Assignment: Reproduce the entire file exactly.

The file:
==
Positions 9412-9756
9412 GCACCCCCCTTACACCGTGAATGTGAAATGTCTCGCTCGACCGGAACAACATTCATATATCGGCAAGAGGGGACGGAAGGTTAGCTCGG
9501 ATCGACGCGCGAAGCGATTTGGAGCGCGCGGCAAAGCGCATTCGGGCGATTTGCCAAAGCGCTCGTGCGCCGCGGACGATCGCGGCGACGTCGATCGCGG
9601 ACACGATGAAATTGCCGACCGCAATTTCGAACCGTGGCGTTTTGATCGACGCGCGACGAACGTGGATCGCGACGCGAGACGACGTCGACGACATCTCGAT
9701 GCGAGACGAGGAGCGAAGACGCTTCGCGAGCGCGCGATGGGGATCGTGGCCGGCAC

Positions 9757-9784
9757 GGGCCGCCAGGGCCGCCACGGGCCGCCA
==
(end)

Positions 9412-9756
9412 GCACCCCCCTTACACCGTGAATGTGAAATGTCTCGCTCGACCGGAACAACATTCATATATCGGCAAGAGGGGACGGAAGGTTAGCTCGG
9501 ATCGACGCGCGAAGCGATTTGGAGCGCGCGGCAAAGCGCATTCGGGCGATTTGCCAAAGCGCTCGTGCGCCGCGGACGATCGCGGCGACGTCGATCGCGG
9601 ACACGATGAAATTGCCGACCGCAATTTCGAACCGTGGCGTTTTGATCGACGCGCGACGAACGTGGATCGCGACGCGAGACGACGTCGACGACATCTCGAT
9701 GCGAGACGAGGAGCGAAGACGCTTCGCGAGCGCGCGATGGGGATCGTGGCCGGCAC

Positions 9757-9784
9757 GGGCCGCCAGGGCCGCCACGGGCCGCCA